RSM's head of travel and tourism Ian Bell says whether it's the influence of the royal wedding, a focus on staff retention or the waning influence of millennials, predictions for 2018 suggests big changes for the travel and tourism sector.
In recent years there has been much made of the millennials, but Generation Z has come of age. These so-called ‘digital natives’ born between the mid-1990s and mid-2000s, know nothing of a world without the internet and social media.
Expect to see innovative operators create personalised, interactive experiences incorporating the latest digital advances and more sustainable and ethical experiences.
Businesses that fail to adapt will miss out on relationships with a demographic that holds more buying power than millennials.
Reacting to an unprecedented change in regulations
The second EU Payment Services Directive on 13 January means surcharging on credit and debit card payments will be a thing of the past.
Businesses will need to monitor responses from consumers and competitors with a view to mitigating charges and fees from card acquirers.
The UK will apply the new Package Travel Directive from 1 July and businesses will have little time for commercial changes to comply with the regulations effectively.
Focus on data and GDPR
Businesses will feel the full force of General Data Protection Regulation as it comes into law in May. It means much smaller mailing lists, making it more difficult to target customers through traditional means.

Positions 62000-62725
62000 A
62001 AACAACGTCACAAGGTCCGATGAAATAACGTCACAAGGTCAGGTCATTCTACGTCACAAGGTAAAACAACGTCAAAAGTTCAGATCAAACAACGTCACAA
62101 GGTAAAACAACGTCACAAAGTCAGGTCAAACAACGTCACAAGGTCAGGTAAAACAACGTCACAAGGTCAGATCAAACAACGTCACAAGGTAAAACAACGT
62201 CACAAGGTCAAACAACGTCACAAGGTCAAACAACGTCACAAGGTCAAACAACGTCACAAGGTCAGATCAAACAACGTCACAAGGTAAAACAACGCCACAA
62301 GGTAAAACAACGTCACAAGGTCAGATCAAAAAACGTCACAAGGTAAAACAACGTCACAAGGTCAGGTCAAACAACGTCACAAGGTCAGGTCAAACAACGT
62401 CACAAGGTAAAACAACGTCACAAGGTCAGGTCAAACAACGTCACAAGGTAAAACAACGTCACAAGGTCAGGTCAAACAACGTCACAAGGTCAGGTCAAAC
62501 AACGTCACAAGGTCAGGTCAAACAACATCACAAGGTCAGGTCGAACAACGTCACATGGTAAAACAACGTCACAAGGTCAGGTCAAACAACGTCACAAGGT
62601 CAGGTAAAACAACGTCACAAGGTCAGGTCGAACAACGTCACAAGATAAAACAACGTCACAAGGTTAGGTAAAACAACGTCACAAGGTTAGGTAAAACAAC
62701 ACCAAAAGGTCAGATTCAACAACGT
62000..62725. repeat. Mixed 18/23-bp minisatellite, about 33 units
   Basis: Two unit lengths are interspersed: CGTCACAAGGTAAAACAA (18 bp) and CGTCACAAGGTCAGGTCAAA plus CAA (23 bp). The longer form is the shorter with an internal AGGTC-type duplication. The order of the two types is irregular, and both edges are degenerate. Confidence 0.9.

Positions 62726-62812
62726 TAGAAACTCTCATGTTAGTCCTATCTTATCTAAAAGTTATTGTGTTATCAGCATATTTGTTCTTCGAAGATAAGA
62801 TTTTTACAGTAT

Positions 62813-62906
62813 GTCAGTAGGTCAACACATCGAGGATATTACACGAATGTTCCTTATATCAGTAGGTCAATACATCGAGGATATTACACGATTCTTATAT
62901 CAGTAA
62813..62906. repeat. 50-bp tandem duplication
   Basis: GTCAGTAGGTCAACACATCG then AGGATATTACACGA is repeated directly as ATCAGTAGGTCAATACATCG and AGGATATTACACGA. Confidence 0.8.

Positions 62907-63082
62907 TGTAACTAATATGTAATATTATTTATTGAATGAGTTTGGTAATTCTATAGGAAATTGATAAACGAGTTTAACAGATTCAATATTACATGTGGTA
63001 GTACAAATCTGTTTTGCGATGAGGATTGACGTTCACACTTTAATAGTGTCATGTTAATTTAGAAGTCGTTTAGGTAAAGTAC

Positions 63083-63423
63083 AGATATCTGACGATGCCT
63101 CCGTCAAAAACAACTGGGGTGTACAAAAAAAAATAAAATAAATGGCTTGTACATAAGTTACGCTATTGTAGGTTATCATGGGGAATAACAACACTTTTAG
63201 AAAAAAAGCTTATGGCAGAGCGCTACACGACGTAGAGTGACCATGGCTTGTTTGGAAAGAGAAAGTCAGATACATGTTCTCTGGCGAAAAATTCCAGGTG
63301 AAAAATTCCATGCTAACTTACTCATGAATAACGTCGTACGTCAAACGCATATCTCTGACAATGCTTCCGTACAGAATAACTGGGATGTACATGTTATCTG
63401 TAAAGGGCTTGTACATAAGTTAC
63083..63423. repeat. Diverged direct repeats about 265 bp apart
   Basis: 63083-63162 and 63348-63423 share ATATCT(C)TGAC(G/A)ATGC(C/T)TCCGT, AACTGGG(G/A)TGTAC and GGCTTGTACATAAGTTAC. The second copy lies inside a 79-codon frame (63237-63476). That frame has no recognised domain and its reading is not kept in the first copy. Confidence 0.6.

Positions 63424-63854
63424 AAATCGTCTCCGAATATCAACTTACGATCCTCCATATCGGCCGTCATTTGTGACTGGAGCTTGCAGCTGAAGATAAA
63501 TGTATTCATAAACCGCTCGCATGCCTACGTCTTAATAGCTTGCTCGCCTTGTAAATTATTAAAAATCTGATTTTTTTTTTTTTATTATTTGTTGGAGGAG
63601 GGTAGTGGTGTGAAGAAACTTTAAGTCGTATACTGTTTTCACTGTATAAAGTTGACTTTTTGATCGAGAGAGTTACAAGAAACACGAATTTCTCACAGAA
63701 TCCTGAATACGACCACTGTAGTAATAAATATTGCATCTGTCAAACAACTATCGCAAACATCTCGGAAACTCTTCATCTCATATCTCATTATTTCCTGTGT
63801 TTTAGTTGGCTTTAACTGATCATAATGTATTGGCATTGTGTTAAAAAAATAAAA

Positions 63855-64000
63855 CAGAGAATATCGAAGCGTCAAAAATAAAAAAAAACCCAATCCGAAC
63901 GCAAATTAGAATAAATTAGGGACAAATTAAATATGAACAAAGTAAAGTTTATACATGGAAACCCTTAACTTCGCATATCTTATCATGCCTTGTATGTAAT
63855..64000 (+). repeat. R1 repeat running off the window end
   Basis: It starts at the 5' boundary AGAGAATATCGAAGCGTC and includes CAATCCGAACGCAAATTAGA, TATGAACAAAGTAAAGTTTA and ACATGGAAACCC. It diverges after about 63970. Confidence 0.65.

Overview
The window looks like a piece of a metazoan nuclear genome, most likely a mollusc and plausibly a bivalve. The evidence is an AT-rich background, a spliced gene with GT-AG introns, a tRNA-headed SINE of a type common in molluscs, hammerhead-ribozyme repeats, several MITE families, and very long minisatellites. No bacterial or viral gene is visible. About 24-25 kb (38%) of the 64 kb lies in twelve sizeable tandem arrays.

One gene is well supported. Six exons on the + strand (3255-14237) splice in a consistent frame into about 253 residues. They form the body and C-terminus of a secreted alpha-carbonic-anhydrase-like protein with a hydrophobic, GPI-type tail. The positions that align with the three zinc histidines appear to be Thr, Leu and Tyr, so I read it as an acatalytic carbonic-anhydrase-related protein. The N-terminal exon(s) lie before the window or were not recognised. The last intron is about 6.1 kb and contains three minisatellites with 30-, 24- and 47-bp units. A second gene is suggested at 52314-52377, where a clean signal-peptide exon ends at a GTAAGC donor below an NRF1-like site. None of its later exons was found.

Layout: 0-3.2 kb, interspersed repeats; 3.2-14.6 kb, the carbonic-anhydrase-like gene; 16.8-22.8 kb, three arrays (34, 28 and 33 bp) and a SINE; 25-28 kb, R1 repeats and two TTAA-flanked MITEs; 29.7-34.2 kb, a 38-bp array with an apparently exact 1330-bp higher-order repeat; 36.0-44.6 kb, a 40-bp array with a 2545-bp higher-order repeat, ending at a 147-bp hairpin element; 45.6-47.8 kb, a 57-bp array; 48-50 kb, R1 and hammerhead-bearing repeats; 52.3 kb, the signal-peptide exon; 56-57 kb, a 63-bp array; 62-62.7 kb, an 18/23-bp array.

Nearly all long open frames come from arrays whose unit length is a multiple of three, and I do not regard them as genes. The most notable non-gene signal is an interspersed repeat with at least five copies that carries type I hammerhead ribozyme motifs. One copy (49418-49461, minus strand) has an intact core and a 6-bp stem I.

It also means operators and agents will take on smaller, more frequent, marketing initiatives and make more effective use of influencers and social media. Businesses will have to get creative to connect with their customers.
Aspects of GDPR like contracts with suppliers, consent, the right to be forgotten, and subject access requests, will be critical.
Expect to see a renewed focus on staff retention as a key theme among operators in 2018. This could come through creating career ladders, training programs and educational opportunities.
In addition, The Apprenticeship Levy was viewed by many as an opportunity rather than another overhead after it was introduced in April 2017.
From buying to doing
While consumers are holding back on buying beauty products, they are increasingly splashing out on wellness retreats, with the experience economy now in full swing.
It means that operators will continue to innovate with health and wellness, retro experiences, bucket list and environmental destinations.
ABTA reported in their Holiday Habits Report 2017 that more than 30% of people are planning to spend more on holidays in 2018, with millennials being the most likely.
The royal wedding
Notwithstanding the weak pound, the announcement from Kensington Palace about the date of the royal wedding in May will mean a further boost for UK tourism.
Europe, the EU and the single market
Brexit will mean a spotlight on the UK’s relationship with the EU single market and customs union.
The UK government will push through changes in regulations to develop its customs and trade position.
It is expected to build on the principles outlined in the recently published Taxation (Cross Border Trade) Bill which outlines the UK’s post-Brexit vision of its standalone customs, excise and VAT position.
RSM says if the UK remains part of the Single market, the VAT system should remain.
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